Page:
MEXICO Pulls The Plug On ‘UNreliables’

pull-plug-portals

UNreliables | Climatism


Renewable energy technologies simply won’t work;
we need a fundamentally different approach.”

–– Top Google engineers

We get a tax credit if we build a lot of wind farms.
That’s the only reason to build them.
They don’t make sense without the tax credit.

–– Warren Buffett

Suggesting that renewables will let us phase rapidly off fossil fuels
in the United States, China, India, or the world as a whole
is almost the equivalent of believing in the Easter Bunny and Tooth Fairy.

James Hansen
(The Godfather of AGW alarmism / former NASA climate chief)

***

JUST as socialist central-planning failed miserably before it was replaced by free market economies, green central-planning will have to be discarded before Australia and other Western nations will see a return to energy security, competitive pricing and business prosperity.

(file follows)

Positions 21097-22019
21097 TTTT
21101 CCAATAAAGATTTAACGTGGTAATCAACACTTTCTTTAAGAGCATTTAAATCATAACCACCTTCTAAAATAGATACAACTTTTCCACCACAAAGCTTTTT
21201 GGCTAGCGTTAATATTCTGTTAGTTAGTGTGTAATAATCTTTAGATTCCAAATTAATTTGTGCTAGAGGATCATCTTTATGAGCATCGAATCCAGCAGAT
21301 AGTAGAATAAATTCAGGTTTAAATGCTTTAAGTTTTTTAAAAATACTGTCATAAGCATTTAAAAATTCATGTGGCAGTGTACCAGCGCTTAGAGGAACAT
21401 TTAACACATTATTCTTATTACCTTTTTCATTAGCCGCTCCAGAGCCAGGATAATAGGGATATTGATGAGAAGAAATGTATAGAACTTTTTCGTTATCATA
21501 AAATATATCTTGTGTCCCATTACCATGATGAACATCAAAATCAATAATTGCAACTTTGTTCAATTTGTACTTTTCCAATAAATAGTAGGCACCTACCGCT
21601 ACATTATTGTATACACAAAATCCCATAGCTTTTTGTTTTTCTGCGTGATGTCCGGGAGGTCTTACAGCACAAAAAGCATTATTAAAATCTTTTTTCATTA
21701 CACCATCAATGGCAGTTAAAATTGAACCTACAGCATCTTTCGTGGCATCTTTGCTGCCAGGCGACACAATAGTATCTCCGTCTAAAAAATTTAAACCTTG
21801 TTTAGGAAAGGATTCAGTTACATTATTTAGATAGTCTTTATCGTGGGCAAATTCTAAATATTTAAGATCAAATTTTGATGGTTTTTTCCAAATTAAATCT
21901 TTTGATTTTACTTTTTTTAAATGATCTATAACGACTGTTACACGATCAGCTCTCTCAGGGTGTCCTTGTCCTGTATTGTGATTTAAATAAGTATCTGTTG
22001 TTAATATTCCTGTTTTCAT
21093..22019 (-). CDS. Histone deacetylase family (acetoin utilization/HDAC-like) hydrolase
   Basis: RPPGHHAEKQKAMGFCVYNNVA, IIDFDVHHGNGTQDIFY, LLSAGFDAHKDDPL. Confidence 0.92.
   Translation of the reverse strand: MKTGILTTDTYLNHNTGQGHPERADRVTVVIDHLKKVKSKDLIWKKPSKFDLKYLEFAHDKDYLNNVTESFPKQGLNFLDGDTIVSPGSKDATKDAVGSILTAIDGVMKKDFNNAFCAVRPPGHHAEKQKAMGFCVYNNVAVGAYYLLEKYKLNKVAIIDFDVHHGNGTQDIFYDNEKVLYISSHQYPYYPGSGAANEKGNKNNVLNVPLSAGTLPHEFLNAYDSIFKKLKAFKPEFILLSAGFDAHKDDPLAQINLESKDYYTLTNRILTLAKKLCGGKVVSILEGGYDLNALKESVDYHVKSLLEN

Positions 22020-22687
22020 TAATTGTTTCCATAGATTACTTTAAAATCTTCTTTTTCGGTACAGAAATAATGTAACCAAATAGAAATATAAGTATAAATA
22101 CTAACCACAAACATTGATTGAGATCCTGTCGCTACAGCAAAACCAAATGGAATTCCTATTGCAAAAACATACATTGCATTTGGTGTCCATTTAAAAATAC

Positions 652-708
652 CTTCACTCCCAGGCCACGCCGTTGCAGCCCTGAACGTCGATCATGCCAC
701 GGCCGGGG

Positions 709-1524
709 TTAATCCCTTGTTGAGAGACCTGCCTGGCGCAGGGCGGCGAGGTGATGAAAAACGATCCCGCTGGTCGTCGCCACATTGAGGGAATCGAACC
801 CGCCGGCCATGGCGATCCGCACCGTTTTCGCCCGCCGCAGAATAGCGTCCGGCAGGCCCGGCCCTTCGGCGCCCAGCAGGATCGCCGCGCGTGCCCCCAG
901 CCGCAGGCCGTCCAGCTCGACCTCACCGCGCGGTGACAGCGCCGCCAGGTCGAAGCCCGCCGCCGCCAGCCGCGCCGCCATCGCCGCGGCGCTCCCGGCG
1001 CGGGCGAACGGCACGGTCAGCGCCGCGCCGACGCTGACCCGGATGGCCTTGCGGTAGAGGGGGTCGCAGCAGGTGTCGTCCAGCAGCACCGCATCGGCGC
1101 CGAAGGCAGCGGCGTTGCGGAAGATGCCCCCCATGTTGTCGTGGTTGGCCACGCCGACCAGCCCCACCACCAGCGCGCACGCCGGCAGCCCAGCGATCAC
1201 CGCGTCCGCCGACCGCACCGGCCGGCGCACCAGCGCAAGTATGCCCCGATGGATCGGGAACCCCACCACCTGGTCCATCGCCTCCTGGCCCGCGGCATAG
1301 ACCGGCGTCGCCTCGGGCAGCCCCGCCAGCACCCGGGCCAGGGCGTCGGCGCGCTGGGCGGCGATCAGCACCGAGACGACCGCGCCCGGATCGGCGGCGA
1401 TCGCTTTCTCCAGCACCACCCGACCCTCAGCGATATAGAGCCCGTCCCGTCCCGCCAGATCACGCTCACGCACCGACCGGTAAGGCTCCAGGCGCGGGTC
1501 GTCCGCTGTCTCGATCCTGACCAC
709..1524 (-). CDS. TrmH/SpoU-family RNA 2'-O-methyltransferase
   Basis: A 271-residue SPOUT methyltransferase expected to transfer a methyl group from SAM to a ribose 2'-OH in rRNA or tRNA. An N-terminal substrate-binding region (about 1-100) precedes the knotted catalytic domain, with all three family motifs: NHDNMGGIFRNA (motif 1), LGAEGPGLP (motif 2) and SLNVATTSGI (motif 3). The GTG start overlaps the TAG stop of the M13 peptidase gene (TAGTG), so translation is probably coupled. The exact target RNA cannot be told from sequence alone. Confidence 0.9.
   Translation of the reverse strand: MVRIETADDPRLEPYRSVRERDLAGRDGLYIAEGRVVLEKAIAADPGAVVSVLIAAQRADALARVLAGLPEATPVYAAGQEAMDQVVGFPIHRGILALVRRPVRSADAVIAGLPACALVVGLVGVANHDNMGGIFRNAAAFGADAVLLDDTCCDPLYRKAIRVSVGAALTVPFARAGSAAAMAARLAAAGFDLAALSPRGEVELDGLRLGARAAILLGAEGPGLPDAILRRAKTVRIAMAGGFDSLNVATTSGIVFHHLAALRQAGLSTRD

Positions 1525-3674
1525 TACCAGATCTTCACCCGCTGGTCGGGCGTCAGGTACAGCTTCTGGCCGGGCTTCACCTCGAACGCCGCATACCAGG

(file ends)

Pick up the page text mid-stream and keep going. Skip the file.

GOOD to see Mexico heading in the smart direction. Led by an apparent reasoned and rational government who understands that “the only things ‘inevitable’ about the ‘transition’ to wind and solar are skyrocketing electricity prices and unstable power grids.”

Via Eurasia Review :

Mexico Pulls The Plug On Renewables – OpEd

 

As Mexico is poised to plunge into its worst recession in recent-memory the leftist president is making cuts and pulling the plug on subsidy dependent intermittent power from wind and solar that has been driving up the cost of electricity for its financially challenged population.

Mexican President Andrés Manuel López Obrador won the 2018 election by a landslide. His approach to government spending — even in the face of the COVID-19 pandemic and its economic fallout — might best be compared to that of conservative icons Ronald Reagan and Margaret Thatcher.